Latest Generation of Lionfish-Hunting Robot Can Find and Zap More Fish Than Ever

It’s round three of invasive lionfish vs. underwater robots It’s always cool to see lionfish while snorkeling or scuba diving. They’re spectacular-looking, and because they’re covered in flamboyant spines, they’re usually secure enough in their invincibility that they’ll mostly just sit there and let you get close to them. Lionfish don’t make for very good oceanic neighbors, though, and in places where they’re an invasive species and have few native predators (like most of the Atlantic coast of the United States), they do their best to eat anything that moves while breeding almost continuously. From a 2010 Oregon State study on a reef in the Bahamas: A single lionfish per reef reduced young juvenile fish populations by 79 percent in only a five-week period. Many species were affected, including cardinalfish, parrotfish, damselfish, and others. One large lionfish was observed consuming 20 small fish in a 30-minute period. As horrible as Continue reading Latest Generation of Lionfish-Hunting Robot Can Find and Zap More Fish Than Ever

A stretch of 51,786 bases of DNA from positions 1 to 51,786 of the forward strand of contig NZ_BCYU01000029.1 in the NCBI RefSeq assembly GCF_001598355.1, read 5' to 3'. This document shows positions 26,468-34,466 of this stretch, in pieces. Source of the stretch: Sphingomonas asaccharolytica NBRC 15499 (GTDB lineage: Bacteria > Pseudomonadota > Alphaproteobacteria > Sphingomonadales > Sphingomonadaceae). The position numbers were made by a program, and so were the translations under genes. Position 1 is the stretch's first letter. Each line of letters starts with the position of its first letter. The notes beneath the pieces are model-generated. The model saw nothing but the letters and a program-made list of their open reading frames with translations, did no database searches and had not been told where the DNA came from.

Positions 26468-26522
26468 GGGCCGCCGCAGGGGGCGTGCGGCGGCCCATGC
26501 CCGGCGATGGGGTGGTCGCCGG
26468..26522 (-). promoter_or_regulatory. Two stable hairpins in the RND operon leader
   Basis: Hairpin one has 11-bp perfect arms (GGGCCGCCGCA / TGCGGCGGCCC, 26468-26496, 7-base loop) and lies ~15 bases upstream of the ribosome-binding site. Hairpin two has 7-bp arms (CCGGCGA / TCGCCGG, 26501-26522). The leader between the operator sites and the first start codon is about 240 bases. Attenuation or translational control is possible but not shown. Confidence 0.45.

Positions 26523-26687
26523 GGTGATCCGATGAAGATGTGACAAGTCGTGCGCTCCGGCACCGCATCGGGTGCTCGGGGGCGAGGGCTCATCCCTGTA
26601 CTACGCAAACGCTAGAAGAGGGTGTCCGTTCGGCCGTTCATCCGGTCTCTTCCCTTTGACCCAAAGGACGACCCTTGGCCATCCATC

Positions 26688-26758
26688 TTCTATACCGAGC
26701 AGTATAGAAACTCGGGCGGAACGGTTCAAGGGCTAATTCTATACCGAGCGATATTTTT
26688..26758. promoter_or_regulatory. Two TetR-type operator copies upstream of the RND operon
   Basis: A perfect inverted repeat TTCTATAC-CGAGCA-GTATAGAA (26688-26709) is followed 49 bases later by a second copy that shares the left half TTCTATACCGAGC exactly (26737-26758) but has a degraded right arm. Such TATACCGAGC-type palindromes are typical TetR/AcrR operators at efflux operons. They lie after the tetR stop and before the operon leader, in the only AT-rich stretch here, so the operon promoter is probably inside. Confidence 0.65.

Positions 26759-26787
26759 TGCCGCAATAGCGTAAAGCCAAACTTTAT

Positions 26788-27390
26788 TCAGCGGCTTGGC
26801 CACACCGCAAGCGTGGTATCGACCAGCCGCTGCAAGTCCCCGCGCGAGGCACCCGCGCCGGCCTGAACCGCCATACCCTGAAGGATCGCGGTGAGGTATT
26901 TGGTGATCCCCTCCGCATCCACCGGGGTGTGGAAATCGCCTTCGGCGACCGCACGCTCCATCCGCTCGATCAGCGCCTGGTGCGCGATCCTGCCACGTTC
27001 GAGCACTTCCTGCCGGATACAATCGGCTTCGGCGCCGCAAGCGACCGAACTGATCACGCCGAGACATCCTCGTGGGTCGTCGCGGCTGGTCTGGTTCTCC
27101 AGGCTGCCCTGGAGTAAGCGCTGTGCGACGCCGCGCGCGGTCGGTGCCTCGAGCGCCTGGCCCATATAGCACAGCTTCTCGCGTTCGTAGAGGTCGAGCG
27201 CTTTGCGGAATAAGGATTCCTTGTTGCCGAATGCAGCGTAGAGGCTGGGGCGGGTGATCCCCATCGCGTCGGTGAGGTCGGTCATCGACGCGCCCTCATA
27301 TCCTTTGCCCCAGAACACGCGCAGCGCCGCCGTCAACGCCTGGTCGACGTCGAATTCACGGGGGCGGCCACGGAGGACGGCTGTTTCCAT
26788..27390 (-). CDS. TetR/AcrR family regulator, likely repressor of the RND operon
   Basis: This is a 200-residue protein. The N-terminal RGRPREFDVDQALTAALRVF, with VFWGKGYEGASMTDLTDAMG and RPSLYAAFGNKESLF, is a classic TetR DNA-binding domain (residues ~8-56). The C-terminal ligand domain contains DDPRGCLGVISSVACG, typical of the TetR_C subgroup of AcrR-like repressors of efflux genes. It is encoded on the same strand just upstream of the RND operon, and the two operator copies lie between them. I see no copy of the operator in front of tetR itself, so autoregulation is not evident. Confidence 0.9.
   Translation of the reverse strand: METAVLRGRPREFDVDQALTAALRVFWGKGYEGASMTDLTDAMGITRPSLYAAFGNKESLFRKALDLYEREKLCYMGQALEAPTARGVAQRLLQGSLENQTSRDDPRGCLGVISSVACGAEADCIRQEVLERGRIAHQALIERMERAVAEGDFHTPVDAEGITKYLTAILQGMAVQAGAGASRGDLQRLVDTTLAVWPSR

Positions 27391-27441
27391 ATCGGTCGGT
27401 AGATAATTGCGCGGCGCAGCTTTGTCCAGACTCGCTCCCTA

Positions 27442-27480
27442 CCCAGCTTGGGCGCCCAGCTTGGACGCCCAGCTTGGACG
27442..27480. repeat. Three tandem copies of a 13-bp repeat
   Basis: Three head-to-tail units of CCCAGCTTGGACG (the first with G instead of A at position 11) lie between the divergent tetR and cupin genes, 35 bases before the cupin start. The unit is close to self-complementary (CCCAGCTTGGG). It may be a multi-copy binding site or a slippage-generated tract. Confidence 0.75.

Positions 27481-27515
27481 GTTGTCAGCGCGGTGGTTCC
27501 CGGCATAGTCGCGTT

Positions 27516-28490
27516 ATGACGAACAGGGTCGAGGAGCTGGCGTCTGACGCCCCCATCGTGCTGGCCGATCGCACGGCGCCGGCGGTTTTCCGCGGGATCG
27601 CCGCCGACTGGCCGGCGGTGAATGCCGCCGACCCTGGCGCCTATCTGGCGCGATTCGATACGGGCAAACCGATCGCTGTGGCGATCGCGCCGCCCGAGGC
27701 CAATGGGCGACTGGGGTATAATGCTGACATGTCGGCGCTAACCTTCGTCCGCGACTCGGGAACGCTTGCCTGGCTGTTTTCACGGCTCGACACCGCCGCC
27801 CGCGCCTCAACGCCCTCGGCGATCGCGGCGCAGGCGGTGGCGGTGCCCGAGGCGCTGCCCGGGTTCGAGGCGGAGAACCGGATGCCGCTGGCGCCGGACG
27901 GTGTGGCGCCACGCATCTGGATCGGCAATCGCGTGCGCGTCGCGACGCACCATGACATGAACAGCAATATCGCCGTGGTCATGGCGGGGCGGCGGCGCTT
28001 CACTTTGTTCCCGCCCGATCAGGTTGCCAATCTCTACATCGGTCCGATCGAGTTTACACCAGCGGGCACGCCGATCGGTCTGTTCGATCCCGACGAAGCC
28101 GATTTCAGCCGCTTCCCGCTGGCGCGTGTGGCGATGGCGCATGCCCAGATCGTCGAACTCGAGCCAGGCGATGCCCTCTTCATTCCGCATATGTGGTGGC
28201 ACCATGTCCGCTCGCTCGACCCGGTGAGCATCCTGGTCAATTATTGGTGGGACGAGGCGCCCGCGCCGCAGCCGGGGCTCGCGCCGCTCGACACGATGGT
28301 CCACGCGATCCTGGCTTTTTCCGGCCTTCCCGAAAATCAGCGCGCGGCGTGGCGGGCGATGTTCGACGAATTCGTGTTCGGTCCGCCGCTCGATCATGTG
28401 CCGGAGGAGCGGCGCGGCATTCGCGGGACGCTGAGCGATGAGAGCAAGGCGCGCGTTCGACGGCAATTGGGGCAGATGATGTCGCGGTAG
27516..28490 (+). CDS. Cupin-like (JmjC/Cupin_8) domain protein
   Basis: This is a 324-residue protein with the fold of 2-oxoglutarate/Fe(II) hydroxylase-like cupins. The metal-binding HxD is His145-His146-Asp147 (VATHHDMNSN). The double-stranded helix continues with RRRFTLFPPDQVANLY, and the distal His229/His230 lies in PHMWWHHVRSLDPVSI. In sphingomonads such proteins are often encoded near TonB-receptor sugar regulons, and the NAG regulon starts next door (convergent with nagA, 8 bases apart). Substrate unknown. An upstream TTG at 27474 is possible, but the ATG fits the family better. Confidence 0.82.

Shot to the Gut: “Robotic” Pill Sails Through Human Safety Study

The autonomous, easy-to-swallow device administers a drug injection inside the intestines An average person with type 1 diabetes and no insulin pump sticks a needle into their abdomen between 700 and 1,000 times per year. A person with the hormone disorder acromegaly travels to a doctor’s office to receive a painful injection into the muscles of the butt once a month. Someone with multiple sclerosis may inject the disease-slowing interferon beta drug three times per week, varying the injection site among the arms, legs and back.    Medical inventor Mir Imran, holder of more than 400 patents, spent the last seven years working on an alternate way to deliver large drug molecules like these, and his solution—an unusual “robotic” pill—was recently tested in humans. The RaniPill capsule works like a miniature Rube Goldberg device: Once swallowed, the capsule travels to the intestines where the shell dissolves to mix two chemicals to Continue reading Shot to the Gut: “Robotic” Pill Sails Through Human Safety Study